Within the community, we all understand the role of risk management, but getting organizations to understand the importance of considering risk during the strategic decision-making process as opposed to treating it like an after-thought can be a challenge. Risk should be involved in day-to-day operations — not just when a problem arises.

R&I: What was the best location for the RIMS conference and why?

San Diego. The proximity to the city, community and culture was great.

R&I: What’s been the biggest change in the risk management and insurance industry since you’ve been in it?

The emergence of cyber security.

R&I: What emerging commercial risk most concerns you?

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Catastrophic events, both natural and manmade, are becoming more of a norm of late. We need to look at analytics and the role they play in understanding these disasters and subsequent losses to help organizations prepare, manage and recover from these types of events.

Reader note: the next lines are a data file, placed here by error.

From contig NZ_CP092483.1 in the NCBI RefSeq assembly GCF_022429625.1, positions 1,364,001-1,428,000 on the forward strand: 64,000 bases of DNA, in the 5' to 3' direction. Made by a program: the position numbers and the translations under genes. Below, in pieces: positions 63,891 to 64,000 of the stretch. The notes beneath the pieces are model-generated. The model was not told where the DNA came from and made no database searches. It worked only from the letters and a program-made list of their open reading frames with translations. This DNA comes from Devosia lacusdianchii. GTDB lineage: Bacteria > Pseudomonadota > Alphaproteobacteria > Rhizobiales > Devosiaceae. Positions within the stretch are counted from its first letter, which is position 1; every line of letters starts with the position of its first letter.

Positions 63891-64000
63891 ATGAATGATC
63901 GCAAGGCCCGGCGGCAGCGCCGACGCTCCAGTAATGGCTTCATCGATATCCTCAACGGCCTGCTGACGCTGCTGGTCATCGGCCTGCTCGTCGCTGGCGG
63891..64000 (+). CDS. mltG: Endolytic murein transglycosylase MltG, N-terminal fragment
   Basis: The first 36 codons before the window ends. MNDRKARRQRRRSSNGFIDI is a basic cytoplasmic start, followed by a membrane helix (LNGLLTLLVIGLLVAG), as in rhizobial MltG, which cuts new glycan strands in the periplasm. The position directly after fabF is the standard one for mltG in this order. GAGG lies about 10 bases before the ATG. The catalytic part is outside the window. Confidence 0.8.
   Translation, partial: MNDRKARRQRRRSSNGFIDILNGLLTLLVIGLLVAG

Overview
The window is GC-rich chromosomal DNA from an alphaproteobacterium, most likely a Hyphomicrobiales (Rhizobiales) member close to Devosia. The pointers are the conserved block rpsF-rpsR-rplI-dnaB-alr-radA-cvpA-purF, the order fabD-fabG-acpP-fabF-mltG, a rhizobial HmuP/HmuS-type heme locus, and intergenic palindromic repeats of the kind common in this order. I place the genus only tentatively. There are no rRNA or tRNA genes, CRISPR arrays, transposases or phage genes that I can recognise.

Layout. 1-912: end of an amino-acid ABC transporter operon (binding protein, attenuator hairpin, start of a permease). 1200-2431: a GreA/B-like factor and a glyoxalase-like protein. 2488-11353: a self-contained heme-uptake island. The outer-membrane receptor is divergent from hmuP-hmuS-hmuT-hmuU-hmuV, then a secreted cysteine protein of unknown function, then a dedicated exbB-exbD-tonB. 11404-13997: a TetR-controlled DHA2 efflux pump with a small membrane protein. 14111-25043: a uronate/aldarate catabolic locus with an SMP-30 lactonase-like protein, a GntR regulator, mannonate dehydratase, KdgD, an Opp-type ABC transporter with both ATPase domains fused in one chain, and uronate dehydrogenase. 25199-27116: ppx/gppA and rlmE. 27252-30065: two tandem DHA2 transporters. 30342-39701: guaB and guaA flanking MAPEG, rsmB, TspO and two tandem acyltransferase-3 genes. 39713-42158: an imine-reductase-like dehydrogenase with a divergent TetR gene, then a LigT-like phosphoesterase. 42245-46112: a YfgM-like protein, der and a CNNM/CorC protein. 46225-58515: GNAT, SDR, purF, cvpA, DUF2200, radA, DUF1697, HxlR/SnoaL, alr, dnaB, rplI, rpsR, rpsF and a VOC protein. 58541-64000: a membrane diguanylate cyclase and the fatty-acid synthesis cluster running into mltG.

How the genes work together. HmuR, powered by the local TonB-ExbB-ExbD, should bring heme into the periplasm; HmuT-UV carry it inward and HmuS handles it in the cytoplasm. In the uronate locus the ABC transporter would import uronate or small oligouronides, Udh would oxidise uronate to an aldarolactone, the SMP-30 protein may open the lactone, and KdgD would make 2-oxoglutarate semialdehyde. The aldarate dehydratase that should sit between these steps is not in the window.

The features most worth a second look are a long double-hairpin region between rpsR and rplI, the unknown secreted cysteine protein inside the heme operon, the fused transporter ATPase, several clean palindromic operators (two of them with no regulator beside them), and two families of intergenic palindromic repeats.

R&I: What insurance carrier do you have the highest opinion of?

We have always valued relationships. We have a few long-standing partners that immediately come to mind. FM Global, Great American and Safety National have all been immensely important to our company and our growth.

R&I: How much business do you do direct versus going through a broker?

All through a broker.

R&I: Is the contingent commission controversy overblown?

If you have trust and faith in your broker and they have full disclosure, then yes, it is overblown. But I have seen the cost of hidden commissions and the effect on the bottom line.

R&I: Who is your mentor and why?

I had a mentor early on in my career in HR, Marie Haggerty. She instilled in me the mindset to speak up and be heard and not to shy away from an adverse opinion but to be strong in my convictions.